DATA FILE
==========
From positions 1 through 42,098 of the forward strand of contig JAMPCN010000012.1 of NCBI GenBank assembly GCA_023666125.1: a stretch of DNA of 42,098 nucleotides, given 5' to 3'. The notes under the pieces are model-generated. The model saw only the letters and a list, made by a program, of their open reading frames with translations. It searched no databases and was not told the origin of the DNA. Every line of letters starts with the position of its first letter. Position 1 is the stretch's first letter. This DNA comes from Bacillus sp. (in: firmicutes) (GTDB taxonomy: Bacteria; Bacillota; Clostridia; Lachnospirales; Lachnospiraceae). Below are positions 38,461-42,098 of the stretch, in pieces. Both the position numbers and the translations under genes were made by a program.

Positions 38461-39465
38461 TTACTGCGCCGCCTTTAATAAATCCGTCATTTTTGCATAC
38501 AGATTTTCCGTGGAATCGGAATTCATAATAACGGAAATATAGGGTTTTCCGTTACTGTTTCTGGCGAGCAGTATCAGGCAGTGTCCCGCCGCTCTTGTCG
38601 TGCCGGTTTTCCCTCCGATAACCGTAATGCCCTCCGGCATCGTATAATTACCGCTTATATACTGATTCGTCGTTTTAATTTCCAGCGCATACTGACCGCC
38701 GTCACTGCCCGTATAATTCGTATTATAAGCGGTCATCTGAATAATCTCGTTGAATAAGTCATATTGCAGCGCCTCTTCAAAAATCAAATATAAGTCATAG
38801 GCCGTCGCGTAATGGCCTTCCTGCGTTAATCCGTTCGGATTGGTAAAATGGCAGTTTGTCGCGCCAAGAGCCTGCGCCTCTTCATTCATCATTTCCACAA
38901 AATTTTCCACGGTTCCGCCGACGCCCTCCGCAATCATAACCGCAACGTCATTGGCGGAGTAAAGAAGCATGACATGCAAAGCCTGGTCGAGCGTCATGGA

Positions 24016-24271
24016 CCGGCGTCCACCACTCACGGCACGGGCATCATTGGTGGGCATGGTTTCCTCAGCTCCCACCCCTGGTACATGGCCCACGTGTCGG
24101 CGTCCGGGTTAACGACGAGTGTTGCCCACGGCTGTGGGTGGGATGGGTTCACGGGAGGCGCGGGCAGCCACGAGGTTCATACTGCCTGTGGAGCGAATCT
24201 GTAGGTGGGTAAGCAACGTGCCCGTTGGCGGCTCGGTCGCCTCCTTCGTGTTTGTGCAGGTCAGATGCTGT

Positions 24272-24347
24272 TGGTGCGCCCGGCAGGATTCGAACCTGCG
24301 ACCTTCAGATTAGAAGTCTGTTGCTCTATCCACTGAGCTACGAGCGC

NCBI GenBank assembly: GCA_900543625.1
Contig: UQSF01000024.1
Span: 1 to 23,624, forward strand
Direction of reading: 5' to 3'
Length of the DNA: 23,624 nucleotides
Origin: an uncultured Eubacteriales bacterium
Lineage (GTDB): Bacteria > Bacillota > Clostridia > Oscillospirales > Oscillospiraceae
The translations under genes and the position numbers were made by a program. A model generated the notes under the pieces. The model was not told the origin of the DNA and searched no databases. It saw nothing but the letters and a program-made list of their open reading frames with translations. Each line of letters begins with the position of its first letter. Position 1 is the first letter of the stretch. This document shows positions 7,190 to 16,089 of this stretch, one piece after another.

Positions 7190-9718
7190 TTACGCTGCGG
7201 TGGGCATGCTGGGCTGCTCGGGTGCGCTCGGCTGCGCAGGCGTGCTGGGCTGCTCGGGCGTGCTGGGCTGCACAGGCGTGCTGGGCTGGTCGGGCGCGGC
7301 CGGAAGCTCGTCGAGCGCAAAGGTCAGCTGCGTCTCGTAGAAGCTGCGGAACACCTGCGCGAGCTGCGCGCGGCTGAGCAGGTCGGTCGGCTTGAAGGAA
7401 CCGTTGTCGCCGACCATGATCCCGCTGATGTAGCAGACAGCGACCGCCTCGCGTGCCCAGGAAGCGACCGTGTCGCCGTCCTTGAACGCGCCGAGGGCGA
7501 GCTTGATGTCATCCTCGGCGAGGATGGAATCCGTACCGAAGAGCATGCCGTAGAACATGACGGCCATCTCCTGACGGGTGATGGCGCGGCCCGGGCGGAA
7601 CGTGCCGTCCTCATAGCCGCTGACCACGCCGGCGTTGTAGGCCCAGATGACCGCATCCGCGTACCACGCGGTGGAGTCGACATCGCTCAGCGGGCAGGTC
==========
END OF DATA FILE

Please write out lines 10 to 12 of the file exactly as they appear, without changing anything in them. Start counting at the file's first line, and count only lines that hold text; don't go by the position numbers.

24016 CCGGCGTCCACCACTCACGGCACGGGCATCATTGGTGGGCATGGTTTCCTCAGCTCCCACCCCTGGTACATGGCCCACGTGTCGG
24101 CGTCCGGGTTAACGACGAGTGTTGCCCACGGCTGTGGGTGGGATGGGTTCACGGGAGGCGCGGGCAGCCACGAGGTTCATACTGCCTGTGGAGCGAATCT
24201 GTAGGTGGGTAAGCAACGTGCCCGTTGGCGGCTCGGTCGCCTCCTTCGTGTTTGTGCAGGTCAGATGCTGT